A Nova Scotia man convicted of cocaine trafficking has won a legal battle over the length of his sentence.

Level Aaron Carvery's case was one of three decisions released Friday by the Supreme Court of Canada. All three dealt with provisions in federal government's Truth In Sentencing Act.

The act restricts the amount of credit an inmate can get for time served before his case is dealt with by the courts.

Carvery was arrested in September 2010 for being on the street after midnight. He was under a curfew at the time.

Police searched Carvery and discovered he was carrying five grams of crack cocaine. He was charged with trafficking and breach of a recognizance.

Crown's arguments rejected

Carvery entered a guilty plea to those charges in November 2010. Then he changed his mind. He also changed lawyers. Both decisions delayed his sentencing.

Finally in June, 2011, he was sentenced to 30 months in prison. But provincial court judge Anne Derrick also gave him credit for the 9 1/2 months he spent on remand. Judge Derrick reduced Carvery's sentence by a day-and-a-half for each day he spent on remand.

The Crown did not object to the 30-month sentence. But it did object to the remand time, because the Truth in Sentencing Act says remand credit should be on a one-for-one basis, unless there are exceptional circumstances.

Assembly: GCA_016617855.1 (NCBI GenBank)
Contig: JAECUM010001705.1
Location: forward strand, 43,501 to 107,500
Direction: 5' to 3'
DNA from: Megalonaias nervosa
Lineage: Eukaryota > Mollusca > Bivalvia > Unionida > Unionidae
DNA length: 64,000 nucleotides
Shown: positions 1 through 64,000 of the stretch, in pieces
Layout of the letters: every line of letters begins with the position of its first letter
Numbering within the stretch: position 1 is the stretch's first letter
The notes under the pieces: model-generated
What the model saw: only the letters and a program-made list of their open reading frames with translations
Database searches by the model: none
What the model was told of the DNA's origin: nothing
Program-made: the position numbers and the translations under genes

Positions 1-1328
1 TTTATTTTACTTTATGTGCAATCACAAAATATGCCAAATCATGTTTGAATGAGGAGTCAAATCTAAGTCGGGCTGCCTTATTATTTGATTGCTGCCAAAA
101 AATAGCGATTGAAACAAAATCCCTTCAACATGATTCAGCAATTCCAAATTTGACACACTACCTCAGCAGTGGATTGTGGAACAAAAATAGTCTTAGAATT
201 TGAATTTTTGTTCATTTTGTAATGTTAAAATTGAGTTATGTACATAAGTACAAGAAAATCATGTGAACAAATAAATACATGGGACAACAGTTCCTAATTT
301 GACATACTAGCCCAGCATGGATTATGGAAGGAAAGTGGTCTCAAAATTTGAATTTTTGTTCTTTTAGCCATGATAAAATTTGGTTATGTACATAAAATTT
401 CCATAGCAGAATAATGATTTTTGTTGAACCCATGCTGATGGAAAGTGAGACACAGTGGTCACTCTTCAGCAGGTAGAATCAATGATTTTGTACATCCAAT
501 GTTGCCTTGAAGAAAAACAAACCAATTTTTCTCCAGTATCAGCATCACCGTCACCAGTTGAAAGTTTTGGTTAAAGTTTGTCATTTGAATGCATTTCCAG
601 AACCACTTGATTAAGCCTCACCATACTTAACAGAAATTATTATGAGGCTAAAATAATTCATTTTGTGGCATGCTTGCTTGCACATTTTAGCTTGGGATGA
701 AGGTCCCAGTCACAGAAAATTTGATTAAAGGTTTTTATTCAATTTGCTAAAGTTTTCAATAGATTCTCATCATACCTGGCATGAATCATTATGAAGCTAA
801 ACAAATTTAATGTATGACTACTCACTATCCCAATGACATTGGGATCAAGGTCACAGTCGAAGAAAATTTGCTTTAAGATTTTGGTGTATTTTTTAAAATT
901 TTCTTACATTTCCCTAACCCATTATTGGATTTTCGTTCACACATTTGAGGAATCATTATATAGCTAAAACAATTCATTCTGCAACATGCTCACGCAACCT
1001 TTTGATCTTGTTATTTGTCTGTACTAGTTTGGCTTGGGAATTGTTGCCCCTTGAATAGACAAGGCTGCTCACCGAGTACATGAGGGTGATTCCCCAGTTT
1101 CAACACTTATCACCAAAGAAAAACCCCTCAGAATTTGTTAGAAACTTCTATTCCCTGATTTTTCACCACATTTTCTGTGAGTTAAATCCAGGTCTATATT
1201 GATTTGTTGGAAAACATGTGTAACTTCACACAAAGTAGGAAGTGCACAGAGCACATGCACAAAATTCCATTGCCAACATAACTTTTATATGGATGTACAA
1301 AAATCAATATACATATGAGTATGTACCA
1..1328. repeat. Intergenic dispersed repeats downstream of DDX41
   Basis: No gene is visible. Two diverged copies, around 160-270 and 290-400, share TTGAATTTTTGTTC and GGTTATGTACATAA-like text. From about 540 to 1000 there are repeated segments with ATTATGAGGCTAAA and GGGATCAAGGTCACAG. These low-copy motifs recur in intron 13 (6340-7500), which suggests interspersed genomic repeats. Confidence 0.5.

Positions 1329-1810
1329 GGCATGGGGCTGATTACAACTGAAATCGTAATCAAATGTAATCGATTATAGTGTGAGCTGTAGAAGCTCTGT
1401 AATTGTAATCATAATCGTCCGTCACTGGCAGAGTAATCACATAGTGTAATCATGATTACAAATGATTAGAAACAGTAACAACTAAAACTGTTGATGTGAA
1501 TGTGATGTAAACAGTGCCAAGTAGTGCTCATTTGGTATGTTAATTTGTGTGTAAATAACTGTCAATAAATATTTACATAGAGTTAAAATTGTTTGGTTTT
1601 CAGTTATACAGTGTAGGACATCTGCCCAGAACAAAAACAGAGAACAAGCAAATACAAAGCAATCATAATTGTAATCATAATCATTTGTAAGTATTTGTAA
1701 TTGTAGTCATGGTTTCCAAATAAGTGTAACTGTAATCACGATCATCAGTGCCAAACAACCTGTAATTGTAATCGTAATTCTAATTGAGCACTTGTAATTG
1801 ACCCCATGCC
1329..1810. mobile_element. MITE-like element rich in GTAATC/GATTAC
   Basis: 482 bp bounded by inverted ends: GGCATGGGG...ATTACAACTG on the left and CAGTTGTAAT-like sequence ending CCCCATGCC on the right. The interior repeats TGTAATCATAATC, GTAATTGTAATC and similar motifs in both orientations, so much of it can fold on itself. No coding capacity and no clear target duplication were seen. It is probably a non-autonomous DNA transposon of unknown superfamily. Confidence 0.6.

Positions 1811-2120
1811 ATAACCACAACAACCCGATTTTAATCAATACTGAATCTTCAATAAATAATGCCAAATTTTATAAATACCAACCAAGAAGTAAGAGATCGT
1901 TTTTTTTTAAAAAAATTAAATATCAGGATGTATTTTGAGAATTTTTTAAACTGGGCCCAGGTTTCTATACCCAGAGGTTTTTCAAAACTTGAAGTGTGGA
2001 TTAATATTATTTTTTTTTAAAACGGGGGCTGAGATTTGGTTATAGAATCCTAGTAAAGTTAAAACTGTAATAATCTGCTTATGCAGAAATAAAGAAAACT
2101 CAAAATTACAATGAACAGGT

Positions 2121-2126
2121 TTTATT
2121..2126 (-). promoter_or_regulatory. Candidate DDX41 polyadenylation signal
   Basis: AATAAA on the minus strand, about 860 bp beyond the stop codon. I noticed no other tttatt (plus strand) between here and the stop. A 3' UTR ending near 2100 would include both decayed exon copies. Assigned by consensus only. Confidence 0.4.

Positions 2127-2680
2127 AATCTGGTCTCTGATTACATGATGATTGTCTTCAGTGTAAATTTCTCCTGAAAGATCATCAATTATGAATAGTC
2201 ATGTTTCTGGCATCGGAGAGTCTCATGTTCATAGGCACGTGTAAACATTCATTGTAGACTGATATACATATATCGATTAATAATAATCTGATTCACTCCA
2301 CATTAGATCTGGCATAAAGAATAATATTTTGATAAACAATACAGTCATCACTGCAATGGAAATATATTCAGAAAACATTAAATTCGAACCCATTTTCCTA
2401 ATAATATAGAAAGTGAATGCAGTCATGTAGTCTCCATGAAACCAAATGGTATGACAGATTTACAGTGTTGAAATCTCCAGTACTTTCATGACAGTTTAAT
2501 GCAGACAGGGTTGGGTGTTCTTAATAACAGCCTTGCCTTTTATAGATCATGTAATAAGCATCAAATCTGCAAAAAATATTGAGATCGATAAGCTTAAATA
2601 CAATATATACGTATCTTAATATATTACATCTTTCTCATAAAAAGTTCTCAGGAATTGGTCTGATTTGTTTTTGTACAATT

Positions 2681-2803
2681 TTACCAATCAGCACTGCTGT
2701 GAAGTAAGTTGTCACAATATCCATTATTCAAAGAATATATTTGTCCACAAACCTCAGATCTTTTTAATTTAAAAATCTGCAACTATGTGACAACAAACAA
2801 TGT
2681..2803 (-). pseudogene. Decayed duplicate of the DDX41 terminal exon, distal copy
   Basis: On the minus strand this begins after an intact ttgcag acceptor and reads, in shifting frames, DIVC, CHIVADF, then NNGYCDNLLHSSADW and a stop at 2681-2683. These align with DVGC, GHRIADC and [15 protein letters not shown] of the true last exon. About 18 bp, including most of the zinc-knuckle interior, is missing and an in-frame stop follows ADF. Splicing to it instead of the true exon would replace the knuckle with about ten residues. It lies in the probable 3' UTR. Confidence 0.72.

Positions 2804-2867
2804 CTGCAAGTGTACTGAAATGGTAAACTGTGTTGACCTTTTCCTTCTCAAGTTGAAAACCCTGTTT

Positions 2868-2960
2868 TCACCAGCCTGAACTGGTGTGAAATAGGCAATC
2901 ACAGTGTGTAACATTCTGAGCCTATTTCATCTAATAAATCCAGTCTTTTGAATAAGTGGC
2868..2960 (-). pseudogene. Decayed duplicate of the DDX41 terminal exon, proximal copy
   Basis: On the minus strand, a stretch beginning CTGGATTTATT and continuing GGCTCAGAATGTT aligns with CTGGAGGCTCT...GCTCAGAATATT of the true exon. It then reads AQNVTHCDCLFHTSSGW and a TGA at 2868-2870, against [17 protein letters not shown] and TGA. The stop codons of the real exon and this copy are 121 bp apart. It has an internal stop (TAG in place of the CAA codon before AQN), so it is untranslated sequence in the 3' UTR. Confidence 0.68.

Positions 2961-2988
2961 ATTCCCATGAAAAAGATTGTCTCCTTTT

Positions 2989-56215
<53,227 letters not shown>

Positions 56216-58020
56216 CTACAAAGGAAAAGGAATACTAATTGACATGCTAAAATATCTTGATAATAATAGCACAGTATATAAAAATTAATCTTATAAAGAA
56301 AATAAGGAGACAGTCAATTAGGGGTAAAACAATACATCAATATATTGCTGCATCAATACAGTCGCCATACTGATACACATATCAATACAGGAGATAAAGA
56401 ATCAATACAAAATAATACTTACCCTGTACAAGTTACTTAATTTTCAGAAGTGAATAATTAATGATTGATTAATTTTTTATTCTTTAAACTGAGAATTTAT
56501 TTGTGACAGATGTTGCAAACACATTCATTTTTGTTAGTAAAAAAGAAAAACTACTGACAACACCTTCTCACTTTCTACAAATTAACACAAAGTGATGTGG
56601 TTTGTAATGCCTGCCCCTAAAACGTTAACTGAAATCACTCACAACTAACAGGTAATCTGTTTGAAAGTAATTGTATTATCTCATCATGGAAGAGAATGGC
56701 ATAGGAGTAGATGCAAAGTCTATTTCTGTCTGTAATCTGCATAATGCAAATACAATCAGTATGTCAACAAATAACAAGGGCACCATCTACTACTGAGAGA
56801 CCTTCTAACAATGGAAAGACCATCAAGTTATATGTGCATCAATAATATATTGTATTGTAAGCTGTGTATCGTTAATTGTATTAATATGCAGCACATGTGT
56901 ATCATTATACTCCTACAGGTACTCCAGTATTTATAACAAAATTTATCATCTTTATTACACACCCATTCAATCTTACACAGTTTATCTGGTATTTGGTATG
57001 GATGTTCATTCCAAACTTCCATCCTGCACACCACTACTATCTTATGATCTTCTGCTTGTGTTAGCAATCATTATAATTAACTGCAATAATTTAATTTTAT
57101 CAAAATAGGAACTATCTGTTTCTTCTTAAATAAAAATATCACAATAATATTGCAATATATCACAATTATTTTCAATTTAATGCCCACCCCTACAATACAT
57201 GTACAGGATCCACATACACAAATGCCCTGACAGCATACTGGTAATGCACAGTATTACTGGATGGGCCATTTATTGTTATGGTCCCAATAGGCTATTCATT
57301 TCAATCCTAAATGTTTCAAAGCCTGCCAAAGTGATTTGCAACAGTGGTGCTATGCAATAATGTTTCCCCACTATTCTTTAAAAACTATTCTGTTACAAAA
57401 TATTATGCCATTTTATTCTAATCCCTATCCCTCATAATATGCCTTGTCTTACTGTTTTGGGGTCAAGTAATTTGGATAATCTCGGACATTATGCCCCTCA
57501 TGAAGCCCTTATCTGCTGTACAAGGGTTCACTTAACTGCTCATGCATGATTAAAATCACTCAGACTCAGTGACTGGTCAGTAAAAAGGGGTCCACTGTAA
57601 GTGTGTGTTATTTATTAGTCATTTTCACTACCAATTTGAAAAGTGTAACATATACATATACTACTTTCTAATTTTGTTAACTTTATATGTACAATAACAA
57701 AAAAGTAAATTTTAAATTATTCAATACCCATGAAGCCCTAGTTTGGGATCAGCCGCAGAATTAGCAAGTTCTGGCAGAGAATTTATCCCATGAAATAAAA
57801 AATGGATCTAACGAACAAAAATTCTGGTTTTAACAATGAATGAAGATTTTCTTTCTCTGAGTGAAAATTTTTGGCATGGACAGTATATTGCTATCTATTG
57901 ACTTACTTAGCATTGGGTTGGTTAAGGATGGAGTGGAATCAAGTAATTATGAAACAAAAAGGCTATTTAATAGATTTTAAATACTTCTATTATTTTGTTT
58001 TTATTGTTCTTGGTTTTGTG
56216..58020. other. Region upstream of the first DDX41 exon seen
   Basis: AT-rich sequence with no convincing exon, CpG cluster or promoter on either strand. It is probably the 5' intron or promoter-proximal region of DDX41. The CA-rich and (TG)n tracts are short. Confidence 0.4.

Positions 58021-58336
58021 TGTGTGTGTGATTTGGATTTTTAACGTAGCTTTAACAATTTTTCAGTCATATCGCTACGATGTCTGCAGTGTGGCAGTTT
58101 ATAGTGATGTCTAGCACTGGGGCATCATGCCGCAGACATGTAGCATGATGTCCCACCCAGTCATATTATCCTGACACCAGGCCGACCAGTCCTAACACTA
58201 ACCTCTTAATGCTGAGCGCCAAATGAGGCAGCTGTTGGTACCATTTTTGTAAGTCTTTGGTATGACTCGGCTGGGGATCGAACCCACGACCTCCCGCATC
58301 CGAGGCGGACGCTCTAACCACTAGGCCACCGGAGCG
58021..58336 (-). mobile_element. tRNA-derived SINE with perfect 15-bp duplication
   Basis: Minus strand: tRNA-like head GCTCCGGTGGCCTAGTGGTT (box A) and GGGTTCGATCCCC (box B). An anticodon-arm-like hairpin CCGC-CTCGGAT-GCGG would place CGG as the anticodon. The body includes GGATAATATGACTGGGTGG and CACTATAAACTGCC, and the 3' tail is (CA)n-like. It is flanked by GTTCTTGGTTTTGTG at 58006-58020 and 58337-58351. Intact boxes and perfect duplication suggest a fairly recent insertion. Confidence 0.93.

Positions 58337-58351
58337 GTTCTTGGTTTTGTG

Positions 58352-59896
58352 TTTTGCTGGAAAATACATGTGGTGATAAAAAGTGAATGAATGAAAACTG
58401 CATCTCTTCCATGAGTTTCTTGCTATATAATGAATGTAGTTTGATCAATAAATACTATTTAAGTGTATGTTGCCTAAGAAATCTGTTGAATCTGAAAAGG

In March of 2012, the Nova Scotia Court of Appeal rejected the Crown's arguments and upheld the original sentence.

The Crown appealed that decision to the Supreme Court of Canada. Because of the broader ramifications, the B.C. Civil Liberties Association and the Criminal Lawyers Association of Ontario both intervened in the case.

Ontario cases of time on remand

In addition to Carvery, the Supreme Court dealt with the issue of remand time arising from two Ontario cases. 

Calvin Clarke was sentenced to 10 years for robbery and other crimes. The trial judge gave Clarke the maximum allowable credit for the time he spent on remand, reducing his total sentence by 17 months.

The Crown appealed. And like in the Carvery case, the appeal was dismissed Friday by the Supreme Court.

The third case the Supreme Court ruled on Friday involved Sean Summers, an Ontario man who was convicted of manslaughter in the death of his daughter after he shook her violently. When he was sentenced, Summers got full credit for the 10 1/2 months he spent on remand.

Again, the Crown appealed. And Friday, Summers — like Carvery and Clarke — won his case when the Supreme Court dismissed the Crown appeal.

Blair Rhodes